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EPSO Conference 2013 Highlights - Day 1

The conference was opened by EPSO Executive Director Karin Metzlaff on Sunday evening, who welcomed over 350 attendees from 50 different countries.  The 7th EPSO conference aims to provide you with a snapshot of the state of the art in plant science, with a variation of themes throughout the sessions over the next 4 days. 

Local conference organizer George Skaracis and Prof. Athanasios S. Tsaftaris, Greek Minister of Rural Development and Food both spoke about plant science in our host nation.  The new government has decided to invest in plant science and agriculture as a pillar for the countries recovery from the economic crisis, with 100 new employees starting this week in agricultural research, in addition to 200 postodoctoral researchers.  The early signs are good as the country has enjoyed a 20% increase in agricultural exports in the first half of 2013.  Prof. Tsaftaris is sure our presence in Greece will also boost the tourism sector too!

Theodoros Skylakakis, Member of the European Parliament, outlined our challenges at a European and global scale.  We will have more people, with changing dietary habits, in a changing climate.  This requires a much more efficient use of our resources.  The situation of Greece shows that we cannot take our position in the world for granted.  What should Europe do?  Invest more, and do so in an evidence based way.  Mr Stephanopoulos states his belief in a more federal Europe, with co-ordinated research efforts.  He closed by stating that “scientists can change our lives much more efficiently than politicans”.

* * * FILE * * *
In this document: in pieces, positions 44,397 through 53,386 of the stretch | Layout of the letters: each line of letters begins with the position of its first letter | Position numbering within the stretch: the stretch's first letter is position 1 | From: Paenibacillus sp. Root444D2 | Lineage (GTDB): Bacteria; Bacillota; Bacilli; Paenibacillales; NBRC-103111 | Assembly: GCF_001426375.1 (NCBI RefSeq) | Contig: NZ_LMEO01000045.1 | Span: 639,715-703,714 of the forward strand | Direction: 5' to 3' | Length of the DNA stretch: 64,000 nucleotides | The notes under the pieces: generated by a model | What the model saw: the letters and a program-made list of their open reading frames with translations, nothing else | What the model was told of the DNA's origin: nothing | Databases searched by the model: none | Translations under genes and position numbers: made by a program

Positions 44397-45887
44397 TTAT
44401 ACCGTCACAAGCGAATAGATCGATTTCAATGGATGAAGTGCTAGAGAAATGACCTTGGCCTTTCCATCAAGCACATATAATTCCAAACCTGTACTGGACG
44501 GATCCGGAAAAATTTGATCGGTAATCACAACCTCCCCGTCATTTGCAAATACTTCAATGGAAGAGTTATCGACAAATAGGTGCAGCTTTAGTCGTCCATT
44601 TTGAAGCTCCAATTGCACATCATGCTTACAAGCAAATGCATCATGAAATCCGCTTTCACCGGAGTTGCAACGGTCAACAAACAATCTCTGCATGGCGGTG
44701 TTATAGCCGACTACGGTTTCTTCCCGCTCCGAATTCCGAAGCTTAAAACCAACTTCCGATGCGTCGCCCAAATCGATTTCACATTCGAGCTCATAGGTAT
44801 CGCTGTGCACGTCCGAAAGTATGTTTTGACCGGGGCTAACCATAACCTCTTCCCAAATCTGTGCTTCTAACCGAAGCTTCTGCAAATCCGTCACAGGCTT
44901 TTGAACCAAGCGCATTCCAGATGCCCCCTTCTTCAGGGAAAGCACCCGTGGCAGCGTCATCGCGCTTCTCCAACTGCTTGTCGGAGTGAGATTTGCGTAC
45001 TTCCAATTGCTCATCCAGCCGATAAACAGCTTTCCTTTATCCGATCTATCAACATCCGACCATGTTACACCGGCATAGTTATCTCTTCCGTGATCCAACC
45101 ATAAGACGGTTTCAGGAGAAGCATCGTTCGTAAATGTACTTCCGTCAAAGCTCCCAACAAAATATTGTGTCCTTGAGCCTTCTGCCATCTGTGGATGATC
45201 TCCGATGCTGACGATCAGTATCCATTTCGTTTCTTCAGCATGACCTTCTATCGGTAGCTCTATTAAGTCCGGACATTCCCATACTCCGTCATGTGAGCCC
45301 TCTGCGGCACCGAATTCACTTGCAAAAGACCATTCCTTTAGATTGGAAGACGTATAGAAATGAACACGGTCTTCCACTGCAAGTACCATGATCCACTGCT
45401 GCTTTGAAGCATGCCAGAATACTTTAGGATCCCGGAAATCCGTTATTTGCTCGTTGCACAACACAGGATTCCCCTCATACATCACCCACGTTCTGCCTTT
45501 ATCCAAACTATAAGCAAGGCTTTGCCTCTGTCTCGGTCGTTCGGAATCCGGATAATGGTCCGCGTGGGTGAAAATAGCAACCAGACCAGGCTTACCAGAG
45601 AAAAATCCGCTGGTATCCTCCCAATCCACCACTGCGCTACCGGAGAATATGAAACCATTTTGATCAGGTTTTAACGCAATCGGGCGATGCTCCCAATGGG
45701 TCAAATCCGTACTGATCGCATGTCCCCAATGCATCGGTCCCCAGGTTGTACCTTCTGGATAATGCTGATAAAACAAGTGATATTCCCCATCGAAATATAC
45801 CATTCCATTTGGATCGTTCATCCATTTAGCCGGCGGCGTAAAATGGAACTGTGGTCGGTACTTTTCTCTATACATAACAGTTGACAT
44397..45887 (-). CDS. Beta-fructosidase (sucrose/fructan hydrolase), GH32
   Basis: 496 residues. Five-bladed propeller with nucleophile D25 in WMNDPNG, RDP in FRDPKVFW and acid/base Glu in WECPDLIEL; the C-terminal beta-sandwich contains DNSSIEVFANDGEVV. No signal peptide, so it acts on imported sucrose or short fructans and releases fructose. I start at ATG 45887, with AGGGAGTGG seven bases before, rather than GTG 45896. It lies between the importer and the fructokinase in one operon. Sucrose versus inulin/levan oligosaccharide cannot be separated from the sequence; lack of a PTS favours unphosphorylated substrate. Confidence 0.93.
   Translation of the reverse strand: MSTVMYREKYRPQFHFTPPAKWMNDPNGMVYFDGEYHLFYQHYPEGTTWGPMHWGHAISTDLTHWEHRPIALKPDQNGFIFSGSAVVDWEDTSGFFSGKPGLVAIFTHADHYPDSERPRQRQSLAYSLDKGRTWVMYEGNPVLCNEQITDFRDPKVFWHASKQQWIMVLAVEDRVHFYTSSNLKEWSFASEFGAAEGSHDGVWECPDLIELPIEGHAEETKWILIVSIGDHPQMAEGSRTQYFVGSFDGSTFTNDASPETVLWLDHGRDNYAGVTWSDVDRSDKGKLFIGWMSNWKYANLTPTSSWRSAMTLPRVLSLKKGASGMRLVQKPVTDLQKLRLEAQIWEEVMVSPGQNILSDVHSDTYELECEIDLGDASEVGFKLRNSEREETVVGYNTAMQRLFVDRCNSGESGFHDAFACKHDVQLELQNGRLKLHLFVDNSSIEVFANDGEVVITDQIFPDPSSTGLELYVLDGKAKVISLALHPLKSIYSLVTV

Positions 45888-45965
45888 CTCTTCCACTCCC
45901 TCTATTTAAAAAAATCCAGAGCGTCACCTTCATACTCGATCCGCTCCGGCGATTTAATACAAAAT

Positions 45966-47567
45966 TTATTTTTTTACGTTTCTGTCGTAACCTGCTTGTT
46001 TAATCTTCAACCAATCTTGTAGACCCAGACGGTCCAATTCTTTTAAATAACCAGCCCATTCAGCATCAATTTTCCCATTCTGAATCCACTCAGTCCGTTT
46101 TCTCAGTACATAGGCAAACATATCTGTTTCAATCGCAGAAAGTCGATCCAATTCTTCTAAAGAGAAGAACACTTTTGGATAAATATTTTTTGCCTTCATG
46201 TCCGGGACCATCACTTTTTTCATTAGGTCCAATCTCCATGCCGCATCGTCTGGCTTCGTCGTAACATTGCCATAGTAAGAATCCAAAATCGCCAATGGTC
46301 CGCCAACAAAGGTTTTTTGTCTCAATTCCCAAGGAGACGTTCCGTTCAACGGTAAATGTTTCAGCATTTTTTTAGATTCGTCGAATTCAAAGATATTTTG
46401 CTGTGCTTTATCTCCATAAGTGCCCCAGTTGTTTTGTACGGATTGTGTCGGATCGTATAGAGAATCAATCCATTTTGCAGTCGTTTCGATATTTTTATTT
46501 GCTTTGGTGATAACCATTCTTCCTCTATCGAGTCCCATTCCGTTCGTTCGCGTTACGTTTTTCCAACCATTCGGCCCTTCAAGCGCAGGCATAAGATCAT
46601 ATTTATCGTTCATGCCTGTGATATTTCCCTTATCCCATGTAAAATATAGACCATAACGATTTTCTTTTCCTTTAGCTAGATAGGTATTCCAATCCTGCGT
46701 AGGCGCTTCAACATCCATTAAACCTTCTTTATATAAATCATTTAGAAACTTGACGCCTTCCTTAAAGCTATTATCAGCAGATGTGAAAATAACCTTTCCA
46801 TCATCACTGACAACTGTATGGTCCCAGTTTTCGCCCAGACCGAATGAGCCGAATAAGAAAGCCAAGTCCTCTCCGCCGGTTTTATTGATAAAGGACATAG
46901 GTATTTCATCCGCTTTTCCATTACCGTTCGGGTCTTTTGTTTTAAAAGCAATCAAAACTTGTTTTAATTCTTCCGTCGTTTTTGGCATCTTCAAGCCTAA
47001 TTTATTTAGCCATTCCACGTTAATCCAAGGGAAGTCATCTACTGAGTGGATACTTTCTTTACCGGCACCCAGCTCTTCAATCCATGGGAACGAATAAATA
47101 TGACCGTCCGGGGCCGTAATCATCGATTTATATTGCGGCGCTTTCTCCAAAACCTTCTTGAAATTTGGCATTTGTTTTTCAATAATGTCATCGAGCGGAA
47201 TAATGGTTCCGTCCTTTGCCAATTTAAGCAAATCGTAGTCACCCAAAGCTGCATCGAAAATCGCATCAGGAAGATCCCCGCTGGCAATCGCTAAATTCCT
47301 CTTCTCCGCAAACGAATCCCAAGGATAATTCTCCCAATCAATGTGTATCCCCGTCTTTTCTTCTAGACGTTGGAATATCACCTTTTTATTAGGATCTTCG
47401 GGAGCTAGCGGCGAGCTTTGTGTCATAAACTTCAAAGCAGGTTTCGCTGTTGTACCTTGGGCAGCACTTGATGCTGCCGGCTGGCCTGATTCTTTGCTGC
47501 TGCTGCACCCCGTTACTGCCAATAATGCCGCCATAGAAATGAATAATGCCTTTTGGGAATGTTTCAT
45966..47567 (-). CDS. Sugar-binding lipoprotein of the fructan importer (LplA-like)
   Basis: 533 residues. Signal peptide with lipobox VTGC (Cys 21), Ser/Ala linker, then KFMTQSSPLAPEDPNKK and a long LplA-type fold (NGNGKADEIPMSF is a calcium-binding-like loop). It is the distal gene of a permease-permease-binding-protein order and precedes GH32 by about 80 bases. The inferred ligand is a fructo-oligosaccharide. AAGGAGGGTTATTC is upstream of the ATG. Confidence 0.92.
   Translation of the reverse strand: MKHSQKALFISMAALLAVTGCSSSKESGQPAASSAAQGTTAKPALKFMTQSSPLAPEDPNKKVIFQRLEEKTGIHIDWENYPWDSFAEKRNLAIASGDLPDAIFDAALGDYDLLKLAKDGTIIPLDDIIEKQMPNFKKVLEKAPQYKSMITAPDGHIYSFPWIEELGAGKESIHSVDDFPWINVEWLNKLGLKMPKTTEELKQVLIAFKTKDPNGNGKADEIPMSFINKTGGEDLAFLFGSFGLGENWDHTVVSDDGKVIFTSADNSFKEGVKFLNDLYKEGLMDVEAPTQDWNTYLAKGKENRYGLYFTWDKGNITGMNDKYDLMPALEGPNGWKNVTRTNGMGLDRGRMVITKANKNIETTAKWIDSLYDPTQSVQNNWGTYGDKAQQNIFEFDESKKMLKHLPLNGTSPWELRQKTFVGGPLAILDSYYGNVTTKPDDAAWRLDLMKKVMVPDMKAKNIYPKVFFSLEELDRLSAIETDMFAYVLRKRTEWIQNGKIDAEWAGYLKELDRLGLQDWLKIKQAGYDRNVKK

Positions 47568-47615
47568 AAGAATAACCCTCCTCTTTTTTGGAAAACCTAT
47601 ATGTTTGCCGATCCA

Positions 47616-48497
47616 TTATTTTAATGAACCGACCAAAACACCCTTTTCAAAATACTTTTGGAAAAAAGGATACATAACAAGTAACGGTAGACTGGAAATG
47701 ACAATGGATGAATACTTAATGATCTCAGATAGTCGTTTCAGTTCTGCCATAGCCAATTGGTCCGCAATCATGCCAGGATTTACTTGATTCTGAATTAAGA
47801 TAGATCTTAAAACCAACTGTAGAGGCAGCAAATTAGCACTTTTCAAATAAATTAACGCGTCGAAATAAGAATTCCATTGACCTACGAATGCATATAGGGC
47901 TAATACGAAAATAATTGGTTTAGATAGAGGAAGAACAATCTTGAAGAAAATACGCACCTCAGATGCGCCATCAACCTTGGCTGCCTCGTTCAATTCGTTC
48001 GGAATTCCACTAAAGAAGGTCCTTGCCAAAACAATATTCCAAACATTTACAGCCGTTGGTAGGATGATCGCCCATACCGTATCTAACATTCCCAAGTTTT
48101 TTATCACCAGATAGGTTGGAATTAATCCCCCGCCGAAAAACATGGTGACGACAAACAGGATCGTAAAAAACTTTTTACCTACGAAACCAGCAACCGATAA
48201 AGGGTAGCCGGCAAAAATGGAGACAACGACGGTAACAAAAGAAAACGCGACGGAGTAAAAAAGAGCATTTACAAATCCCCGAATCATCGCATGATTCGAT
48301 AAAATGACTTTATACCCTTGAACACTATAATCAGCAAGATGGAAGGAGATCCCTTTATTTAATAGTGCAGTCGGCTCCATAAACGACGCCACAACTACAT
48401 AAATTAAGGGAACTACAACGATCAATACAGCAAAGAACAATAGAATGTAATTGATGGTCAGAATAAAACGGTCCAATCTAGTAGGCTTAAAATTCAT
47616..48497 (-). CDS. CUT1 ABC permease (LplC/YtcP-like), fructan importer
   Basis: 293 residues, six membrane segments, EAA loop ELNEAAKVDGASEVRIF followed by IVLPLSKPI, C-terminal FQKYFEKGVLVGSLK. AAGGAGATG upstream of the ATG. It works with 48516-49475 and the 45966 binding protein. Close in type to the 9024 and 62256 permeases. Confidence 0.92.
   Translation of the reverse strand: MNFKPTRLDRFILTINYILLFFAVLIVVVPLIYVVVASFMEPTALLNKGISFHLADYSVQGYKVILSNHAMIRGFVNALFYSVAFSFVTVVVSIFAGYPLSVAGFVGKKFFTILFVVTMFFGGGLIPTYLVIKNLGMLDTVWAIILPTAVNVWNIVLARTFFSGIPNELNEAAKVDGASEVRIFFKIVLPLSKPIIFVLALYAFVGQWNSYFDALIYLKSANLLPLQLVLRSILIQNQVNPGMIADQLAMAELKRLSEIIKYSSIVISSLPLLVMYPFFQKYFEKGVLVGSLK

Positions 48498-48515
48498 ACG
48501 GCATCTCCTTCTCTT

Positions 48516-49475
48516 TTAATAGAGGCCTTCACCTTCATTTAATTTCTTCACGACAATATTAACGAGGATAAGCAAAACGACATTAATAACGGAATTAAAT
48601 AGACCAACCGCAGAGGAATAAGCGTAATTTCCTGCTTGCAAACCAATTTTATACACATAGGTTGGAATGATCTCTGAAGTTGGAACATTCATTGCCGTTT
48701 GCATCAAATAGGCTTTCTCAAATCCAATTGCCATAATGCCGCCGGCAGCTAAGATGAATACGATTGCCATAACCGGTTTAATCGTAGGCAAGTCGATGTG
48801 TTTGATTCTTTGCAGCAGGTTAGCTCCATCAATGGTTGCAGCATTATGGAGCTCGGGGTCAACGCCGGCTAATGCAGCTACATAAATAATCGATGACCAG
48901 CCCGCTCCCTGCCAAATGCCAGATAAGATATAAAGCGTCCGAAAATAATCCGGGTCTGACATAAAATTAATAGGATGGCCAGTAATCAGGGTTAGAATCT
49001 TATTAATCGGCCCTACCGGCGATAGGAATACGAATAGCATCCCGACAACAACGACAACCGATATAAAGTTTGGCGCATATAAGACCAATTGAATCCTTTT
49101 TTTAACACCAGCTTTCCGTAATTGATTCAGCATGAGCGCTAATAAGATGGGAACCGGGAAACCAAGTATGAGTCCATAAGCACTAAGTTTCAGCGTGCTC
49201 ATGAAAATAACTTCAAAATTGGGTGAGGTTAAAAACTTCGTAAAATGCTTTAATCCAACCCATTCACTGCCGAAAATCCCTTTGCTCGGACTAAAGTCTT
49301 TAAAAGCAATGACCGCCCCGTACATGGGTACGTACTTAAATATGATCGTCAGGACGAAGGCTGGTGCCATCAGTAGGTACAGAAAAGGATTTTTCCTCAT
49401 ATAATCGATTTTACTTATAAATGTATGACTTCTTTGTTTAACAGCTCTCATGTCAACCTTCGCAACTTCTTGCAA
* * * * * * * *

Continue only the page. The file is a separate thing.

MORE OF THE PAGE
Our keynote speaker of the first evening was not from a plant scientist, but a metabolic engineer of microbes, Gregory Stephanopoulos from MIT.  Plants too can be engineered, he proposed an artifical photosynthetic system, by using electrons in plants, algae and cyanobacteria for catalysis of advanced biofuels and biopolymers. 

We can produce endless products from the plant biosynthetic pathways, and microbes are the factories of this technology.  For example, we should not use vegetable oils directly from plants for biofuels, as the yield for oil is much smaller than the yield of carbohydrates.  Instead, microbes can use the plant products as raw materials to function as oil factories.  We saw an image of "an obese microbe making a tonne of oil" - a bacteria bursting with bubbles of diesel precursor at a high yield.

The future relies on our ability to produce plants with greater yield, as the feedstock of this technology.

Printed from on 23/09/18 10:09:14 AM

EPSO is an independent academic organisation currently representing 61 institutional members bringing together more than 204 research institutes, departments and universities from 29 countries in Europe and beyond.